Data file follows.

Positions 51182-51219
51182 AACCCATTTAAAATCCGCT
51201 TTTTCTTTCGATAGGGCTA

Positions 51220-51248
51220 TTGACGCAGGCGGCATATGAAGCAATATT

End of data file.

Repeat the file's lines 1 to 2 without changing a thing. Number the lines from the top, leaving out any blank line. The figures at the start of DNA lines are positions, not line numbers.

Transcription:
Positions 51182-51219
51182 AACCCATTTAAAATCCGCT